Hölderlin, Friedrich (1956). Sämtliche Werke (Tempel Klassiker series), ed. Paul Stapf, Berlin & Darmstadt: Tempel, pp. 985-987. PDF.
A copy of this edition in one volume (1150 pages, including the table of content) is available at the Internet Archive, although the description is incorrect (it is misidentified as a volume of the Grosse Stuttgarter Ausgabe). This volume of the Tempel-Klassiker series is not a critical edition and contains very little explanations. The title of the first fragment is spelled “Kommunismus der Geister” (with a “K”), and as with the Berlin Edition (1943), the second part of the fragment is titled [Aufsatzentwurf über die Geschichtsperioden].
The volume is listed in the “Hölderlin-Bibliographie 1956–1958” compiled by Maria Kohler for Volume 11 (1958-1960) of the Hölderlin Jahrbuch (1960, pp. 239; available online at the Hölderlin-Gesellschaft website). Paul Celan is said to have owned a two-volume copy of this Tempel-Klassiker edition5.
Hölderlin, Friedrich (1961). Sämtliche Werke (Grosse Stuttgarter Ausgabe), ed. Friedrich Beissner, Adolf Beck, Ute Oelmann, Volume 4, Part 1 “Der Tod des Empedokles – Aufsätze: Text und Erläuterungen,” Stuttgart: Cotta / W. Kohlhammer, pp. 306-309. PDF.
Completed between 1943 and 1985 in Stuttgart in 8 volumes, the Grosse Stuttgarter Ausgabe (hereafter StA) was for long time the most complete and authoritative for the complete work of Hölderlin. It is also the only edition entirely available online, hosted and maintained by the Württembergische Landesbibliothek: “Zur Stuttgarter Hölderlin-Ausgabe online”. All volumes can be downloaded in PDF form and are fully searchable.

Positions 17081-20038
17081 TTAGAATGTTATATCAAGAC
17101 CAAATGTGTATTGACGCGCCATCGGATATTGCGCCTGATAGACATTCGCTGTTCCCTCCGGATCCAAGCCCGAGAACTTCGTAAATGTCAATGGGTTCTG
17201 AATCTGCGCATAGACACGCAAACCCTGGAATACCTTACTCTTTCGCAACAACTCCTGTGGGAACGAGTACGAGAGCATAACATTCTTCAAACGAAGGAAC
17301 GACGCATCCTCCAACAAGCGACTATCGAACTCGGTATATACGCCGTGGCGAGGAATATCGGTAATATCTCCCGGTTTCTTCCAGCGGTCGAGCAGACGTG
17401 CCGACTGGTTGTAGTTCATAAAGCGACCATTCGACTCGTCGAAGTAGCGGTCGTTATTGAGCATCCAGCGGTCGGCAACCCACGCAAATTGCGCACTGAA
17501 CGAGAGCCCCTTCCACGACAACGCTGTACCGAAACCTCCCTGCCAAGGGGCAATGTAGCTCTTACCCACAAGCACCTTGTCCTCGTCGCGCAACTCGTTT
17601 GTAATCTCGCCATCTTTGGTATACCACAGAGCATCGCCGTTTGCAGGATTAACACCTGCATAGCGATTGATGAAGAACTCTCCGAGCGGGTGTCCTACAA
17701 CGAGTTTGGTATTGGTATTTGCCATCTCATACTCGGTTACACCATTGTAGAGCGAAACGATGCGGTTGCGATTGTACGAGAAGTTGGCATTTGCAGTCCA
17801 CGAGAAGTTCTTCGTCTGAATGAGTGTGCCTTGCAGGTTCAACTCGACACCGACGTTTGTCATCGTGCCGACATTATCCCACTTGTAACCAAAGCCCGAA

As noted in Albernaz’s “Introduction” the fragment appears toward the end of the volume, in a subsection of the “Appendix” (Anhang) titled “Zweifelhaftes” (doubtful, questionable). Far from being a mere detail, this labelling explains why CdG has long been –still is, to an extent– considered apocryphal: not authored nor written by Hölderlin himself. Albernaz’s recent contribution is entirely shaped (and documented) as an argument against this curious exclusion: indeed, the fragment is excluded by way of its inclusion in the “complete work” of Hölderlin (this predicament is not unique to CdG, as other items are filed under Zweifelhaftes in StA 4.1; other volumes of the series includes a Zweifelhaftes subsection).
Alongside CdG, StA 4.1 also carries Friedrich Beissner’s explanation or discussion (Erläuterungen) of the two-part fragment, on page 427 (PDF). Beissner brings attention to the placement of the title (“Communismus der Geister”) and the “stylistic improbability” (“stilistischen Unwahrscheinlichkeit”) to exclude Hölderlin’s authorship. In doing so, he also mentions a letter written by Hölderlin in 1790, arguing that it cannot be used as an argument in favor of Hölderlin’s authorship (see immediately below for more about this letter). On the same page, commenting the second part of the fragment, [Disposition], Beissner asserts that it must be the draft for a continuation of the first (main) part6.
In StA 4.2 (published in 1958), on pages 804-805 (PDF), we find further relevant comments pertaining to the transmission (Überlieferung) and readings (Lesarten) of the text, this time penned by Adolf Beck (editor of this volume). On page 804, he signals that the handwriting is from Christoph Schwab and adds in parenthesis that he also presumes Schwab to be the author (“der vermutlich der Verfasser ist”). The same comment is repeated on page 805, for the second part of the fragment, [Disposition].